Georgia employs the “unit tax” method for determining the property tax owed by public utilities, which requires the State Revenue Commissioner and the State Board of Equalization to determine the fair market value of all of a utility’s taxable assets in the state as a unit and then apportion that value among the counties. The State Revenue Commissioner’s determination is then binding on the counties in calculating the public utility’s property taxes for property in each county. OCGA § 48–1–2(21). “Public utility” is defined in § 48–1–2(21) to include “all gas, electric light, electric power, hydroelectric power, steam heat, refrigerated air, dockage or cranage, canal, toll road, toll bridge, railroad equipment, and navigation companies.” The Georgia tax code does not contain a definition of “gas company,” but the Georgia statutes elsewhere define “gas company,” to mean “any person certified . . . to construct or operate any pipeline or distribution system, or any extension thereof, for the transportation, distribution, or sale of natural or manufactured gas.” OCGA § 46–1–1(5).
At issue in this appeal was whether Southern could compel the State Revenue Commissioner to recognize Southern as a “public utility” and to accept Southern’s ad valorem property tax returns pursuant to OCGA §§ 48–1–2(21) and 48–5–511(a), or whether Southern had an adequate alternative remedy in its appeals of the Chatham County tax assessments. The Georgia Supreme Court had previously decided that Southern’s mandamus action was not barred by the doctrine of sovereign immunity. The Court began by observing that mandamus is a remedy for improper government inaction, such as the failure of a public official to perform a clear legal duty. The Court also found that Southern had statutory standing to seek writ of mandamus to compel the Commissioner to accept its ad valorem property tax returns, because Southern had alleged that it was a public utility, that it had a special interest in enforcing the Commissioner’s alleged public duty to accept returns from public utilities, and that the Court’s decision would resolve the ongoing uncertainty about where Southern was required to file its tax returns and the amount of taxes that it ultimately would be required to pay. Without deciding whether Southern was a “public utility,” the Georgia Supreme Court held that the County tax appeals would not provide an adequate alternative remedy, but only if the Commissioner could not be made a party to them. That issue had not been decided by the trial court, so the Supreme Court remanded the case for further proceedings. Southern LNG, Inc. v. MacGinnitie, 294 Ga. 657, 755 S.E.2d 683, 14 FCDR 362 (March 3, 2014).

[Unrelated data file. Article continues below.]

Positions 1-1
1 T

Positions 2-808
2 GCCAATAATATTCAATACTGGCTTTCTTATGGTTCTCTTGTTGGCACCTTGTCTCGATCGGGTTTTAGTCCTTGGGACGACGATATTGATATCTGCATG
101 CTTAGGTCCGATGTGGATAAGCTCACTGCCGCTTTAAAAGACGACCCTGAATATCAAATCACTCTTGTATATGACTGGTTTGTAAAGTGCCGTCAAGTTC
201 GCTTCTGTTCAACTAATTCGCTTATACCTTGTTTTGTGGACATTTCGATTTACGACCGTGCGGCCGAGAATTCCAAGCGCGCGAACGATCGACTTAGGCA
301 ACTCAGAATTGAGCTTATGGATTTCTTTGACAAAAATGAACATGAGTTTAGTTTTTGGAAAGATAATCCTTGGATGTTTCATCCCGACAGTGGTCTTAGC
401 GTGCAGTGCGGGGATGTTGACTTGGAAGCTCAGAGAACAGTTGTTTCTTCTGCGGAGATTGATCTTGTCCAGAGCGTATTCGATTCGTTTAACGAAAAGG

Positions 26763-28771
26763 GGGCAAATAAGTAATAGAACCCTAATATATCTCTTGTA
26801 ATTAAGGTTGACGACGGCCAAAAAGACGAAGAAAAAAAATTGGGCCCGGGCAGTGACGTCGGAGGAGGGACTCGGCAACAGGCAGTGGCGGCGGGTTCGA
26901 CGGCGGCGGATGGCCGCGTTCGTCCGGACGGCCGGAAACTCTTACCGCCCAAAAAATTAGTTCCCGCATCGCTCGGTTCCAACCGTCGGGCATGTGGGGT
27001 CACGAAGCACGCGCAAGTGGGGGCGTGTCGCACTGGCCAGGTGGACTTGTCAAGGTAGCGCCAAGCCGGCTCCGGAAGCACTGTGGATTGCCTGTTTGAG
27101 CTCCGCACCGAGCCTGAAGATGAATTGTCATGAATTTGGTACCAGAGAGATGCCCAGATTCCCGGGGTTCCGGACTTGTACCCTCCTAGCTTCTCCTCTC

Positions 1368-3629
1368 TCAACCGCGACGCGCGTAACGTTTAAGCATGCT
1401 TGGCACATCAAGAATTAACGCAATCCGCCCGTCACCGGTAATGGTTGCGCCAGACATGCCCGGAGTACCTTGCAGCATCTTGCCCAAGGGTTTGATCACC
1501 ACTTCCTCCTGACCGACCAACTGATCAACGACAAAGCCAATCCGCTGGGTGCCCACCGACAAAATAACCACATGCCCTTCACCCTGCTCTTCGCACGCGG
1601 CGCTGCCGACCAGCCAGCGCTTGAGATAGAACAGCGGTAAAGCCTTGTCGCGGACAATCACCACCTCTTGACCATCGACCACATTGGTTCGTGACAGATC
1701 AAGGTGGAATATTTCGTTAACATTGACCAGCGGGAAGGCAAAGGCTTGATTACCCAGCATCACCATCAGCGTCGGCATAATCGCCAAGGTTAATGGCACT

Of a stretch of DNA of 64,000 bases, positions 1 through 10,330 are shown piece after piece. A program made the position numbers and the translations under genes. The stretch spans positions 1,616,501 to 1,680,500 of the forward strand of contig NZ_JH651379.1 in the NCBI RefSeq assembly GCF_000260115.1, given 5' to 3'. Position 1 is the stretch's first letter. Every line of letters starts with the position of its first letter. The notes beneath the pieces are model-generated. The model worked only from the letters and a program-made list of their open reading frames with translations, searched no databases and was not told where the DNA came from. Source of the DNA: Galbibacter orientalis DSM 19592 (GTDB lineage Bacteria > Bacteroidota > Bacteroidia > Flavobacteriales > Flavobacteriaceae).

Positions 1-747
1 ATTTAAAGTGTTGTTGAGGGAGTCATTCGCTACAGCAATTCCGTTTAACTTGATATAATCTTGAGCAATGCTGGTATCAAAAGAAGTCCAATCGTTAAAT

The Board conducted an evidentiary hearing. The assessor produced documentary evidence showing that no return was received from Midwest prior to May 1, 2009. Midwest submitted an affidavit to the Board from its controller, averring that she prepared Midwest’s personal property tax return on April 21 and mailed it “by first class mail with sufficient postage” to the assessor’s address on April 23, that Midwest’s return address was on the envelope and that the envelope was not returned. Midwest also offered an affidavit from a certified public accountant who was chairman of Midwest’s board of managers that he had reviewed Midwest’s office records and that those records confirmed the return was mailed on April 23, 2009. Ultimately, the Board voted to affirm the imposition of the penalty due to a lack of evidence that the return had been received by the assessor prior to May 1, 2009. Midwest appealed to the Tax Equalization and Review Commission, which affirmed, and then to the Court of Appeals, which also affirmed (this decision was reported in our October, 2012 Quarterly Newsletter). The Supreme Court, however, reversed the Court of Appeals and held that the penalty was improper.
The Supreme Court began by observing that Neb. Rev. Stat. § 49–1201 provides “[a]ny … tax return … required or authorized to be filed or made to the State of Nebraska, or to any political subdivision thereof, which is: (1) Transmitted through the United States mail [or] (2) mailed but not received by the state or political subdivision … shall be deemed filed or made and received on the date it was mailed if the sender establishes by competent evidence that the … tax return … was deposited in the United States mail on or before the date for filing or paying.” It was clear from the record, said the Court, that the Board upheld the penalty based on its mistaken belief that mailing the return could not, under any circumstances, constitute filing. This was incorrect, because if the requirements of § 49–1201 are met, mailing can constitute filing. Midwest Renewable Energy, LLC v. Lincoln County Bd. of Equalization, 284 Neb. 34, 815 N.W.2d 922 (July 13, 2012).